ORLANDO -- If dolphins could turn out for a roll call, then biologist Graham Worthy would have a much easier task determining the survivors, victims and overall harmful effects of the massive oil spill last spring and summer in the Gulf of Mexico.
But since a dolphin roll call and other such straightforward assessments aren’t a possibility, Worthy and dozens of other Florida scientists who met Wednesday and Thursday at the University of Central Florida have been forced to probe bits and pieces of evidence in the wake of the nearly three-month spill from an offshore well drilled by oil company BP PLC.
Their general and early consensus: A significant measure of luck was on the Gulf’s side last year, in that the crude oil could have been much more poisonous and the currents could have carried a lot more of it to Florida’s shores.
The spill began April 20 under mile-deep waters nearly 50 miles south of Louisiana and spread slowly before reaching Panhandle beaches in early June.
The scientists, whose efforts to study the effects of the oil spill are being coordinated by the Florida Institute of Oceanography with a $10 million grant from BP, said that they are most worried that some degree of ecological collapse is taking shape in ways they don’t yet have the knowledge or tools to measure or predict.
Signs of some serious trouble were presented on the first day of the meeting, including observations of new, predatory species that are capable of inflicting damage on coral and sponge ecosystems.
David Hollander, professor of chemical oceanography at the University of South Florida, said water samples collected in pressure-holding containers at great depths were found to contain dissolved “benzene, toluene and xylene, all of these extraordinarily toxic and carcinogenic compounds.”
And William Patterson, marine fisheries ecologist at the University of West Florida, said there have been widespread reports along the Panhandle coast of popular fish, such as red snapper, having large areas of rot, missing fins, strange colors, lesions, parasites that cause bulging growths and extensive loss of scales.
“Not only are these being reported by fishermen, contrary to reports about scientists not seeing them, we are seeing them. And we are also getting them on video,” Patterson said.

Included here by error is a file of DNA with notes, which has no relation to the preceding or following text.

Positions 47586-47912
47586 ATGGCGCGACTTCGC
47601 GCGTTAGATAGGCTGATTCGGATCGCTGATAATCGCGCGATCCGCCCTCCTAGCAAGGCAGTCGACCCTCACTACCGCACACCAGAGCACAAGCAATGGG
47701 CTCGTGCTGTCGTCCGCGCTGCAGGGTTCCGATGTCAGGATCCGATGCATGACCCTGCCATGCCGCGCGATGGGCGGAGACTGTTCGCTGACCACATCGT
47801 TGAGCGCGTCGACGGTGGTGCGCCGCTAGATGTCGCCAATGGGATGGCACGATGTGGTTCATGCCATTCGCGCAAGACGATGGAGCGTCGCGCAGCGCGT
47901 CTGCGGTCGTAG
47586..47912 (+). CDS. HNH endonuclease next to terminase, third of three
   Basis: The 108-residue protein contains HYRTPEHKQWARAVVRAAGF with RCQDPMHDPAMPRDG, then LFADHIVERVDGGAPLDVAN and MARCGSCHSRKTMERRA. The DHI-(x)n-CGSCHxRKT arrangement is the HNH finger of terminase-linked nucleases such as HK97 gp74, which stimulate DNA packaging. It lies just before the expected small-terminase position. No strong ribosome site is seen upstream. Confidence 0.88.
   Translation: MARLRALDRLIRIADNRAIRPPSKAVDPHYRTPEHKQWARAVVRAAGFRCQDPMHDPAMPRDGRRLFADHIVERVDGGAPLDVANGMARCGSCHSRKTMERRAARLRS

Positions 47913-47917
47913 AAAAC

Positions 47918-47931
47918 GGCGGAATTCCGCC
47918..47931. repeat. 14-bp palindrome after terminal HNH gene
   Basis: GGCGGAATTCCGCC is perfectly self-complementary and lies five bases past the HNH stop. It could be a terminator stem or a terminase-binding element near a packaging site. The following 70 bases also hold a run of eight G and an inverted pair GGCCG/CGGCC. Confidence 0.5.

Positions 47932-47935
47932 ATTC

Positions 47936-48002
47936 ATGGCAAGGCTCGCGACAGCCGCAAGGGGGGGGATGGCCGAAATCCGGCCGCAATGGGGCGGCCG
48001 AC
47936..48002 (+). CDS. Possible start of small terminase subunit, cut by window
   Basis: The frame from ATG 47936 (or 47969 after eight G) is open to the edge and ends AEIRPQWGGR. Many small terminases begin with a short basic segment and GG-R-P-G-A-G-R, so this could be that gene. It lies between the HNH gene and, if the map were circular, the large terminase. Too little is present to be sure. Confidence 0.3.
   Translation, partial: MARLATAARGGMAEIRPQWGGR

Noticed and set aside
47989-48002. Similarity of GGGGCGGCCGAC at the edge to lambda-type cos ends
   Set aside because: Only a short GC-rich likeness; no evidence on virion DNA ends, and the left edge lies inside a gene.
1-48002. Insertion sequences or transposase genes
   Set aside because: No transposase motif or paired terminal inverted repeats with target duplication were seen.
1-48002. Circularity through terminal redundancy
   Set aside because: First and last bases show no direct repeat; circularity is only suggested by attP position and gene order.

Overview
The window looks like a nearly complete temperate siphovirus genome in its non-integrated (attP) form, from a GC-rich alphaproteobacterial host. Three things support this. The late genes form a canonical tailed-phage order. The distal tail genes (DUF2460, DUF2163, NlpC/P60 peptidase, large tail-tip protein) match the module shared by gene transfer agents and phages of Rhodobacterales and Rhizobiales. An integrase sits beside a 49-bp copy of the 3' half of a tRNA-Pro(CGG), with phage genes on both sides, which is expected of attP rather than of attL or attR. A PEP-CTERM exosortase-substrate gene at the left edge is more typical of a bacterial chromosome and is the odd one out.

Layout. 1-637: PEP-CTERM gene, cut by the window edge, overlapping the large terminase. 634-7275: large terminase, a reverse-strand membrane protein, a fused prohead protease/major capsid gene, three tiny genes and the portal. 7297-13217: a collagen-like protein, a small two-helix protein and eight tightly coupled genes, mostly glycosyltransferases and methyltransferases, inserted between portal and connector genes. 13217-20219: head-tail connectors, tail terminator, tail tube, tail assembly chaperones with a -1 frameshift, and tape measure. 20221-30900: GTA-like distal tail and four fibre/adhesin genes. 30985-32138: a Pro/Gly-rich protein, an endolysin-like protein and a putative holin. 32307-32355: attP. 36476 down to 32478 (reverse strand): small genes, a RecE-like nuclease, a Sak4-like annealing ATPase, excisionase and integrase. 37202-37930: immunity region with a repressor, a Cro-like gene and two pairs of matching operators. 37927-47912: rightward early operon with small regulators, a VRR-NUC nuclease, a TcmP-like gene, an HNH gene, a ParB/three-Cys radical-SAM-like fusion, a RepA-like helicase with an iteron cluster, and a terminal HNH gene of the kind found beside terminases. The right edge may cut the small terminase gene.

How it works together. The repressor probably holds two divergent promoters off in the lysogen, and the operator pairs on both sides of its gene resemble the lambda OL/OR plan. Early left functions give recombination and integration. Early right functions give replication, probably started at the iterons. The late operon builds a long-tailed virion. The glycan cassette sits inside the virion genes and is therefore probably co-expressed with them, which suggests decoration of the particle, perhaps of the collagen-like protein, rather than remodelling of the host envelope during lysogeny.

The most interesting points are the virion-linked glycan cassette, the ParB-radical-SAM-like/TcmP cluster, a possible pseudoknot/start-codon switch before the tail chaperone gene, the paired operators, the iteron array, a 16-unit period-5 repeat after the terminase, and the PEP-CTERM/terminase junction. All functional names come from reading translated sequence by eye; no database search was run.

The scientists said much investigation remains to be done to determine the potential consequences of those and other findings.
For Worthy, a University of Central Florida professor, getting a better understanding of the fate of dolphins has meant returning to a familiar research destination: Choctawhatchee Bay, which lies just inland from the coastal cities of Fort Walton Beach and Destin.
Choctawhatchee Bay is one of the few places along Florida’s coast where scientists had identified and monitored bottlenose dolphins for at least several years before the spill occurred.
Since the BP spill, Worthy and students have collected nearly 40,000 photos of dolphins’ dorsal fins, which have distinctive and unique features, collected a limited number of dolphin skin biopsies and netted tons of small fish that the dolphins there feed on.
With those photos, Worthy will conduct a painstaking review to see which dolphins observed before the spill are no longer in Choctawhatchee Bay.
But that assessment is only for waters in and near Choctawhatchee Bay and not the vastly larger Gulf of Mexico.
“People ask, ‘How many dolphins died and how many do we have today?’” Worthy said. “We may be able get assessments of how many dolphins we have today. But in general, we couldn’t tell you how many dolphins are gone because we don’t know how many there were before the spill.”
Worthy said the oil and dispersants used to clean up the spill may have disrupted the food chain and prevented dolphin mothers from building up insulating blubber they need to withstand cold.
That could contribute to calves dying, though there are other possible explanations, said Worthy. He said one of the theories on the deaths is there was an altered food web and in the fall, mothers should be building fat to get them through cold snaps.
“If that didn’t happen, you could see how a cold snap could push them over the edge and cause them to have a loss of a newborn,” he said.
More than 150 bottlenose dolphins have washed up on Gulf coasts since January, including 65 newborn, infants, stillborn or those born prematurely. Only a tiny percentage of dolphin bodies actually reach shore so the actual deaths are likely several times higher, Worthy said.
There hasn’t been a significant die-off of dolphins in Choctawhatchee Bay. But Worthy’s fear is that the fish that dolphins eat -- mullet, sea trout and others -- were hard hit by the oil spill during spawning.
If significant numbers of young fish were wiped out, then dolphins may be faced with a shortage of food in coming years, he said.
“People are saying, ‘There’s no oil on the beach, there’s none floating around, everything looks good. So what was the big deal? Why was everybody worried about this spill?’” Worthy said.
“I have a feeling these impacts are going to take a little while to come to the surface, so to speak. Three to five years wouldn’t be unreasonable.”
-- Information from the Associated Press contributed to this report.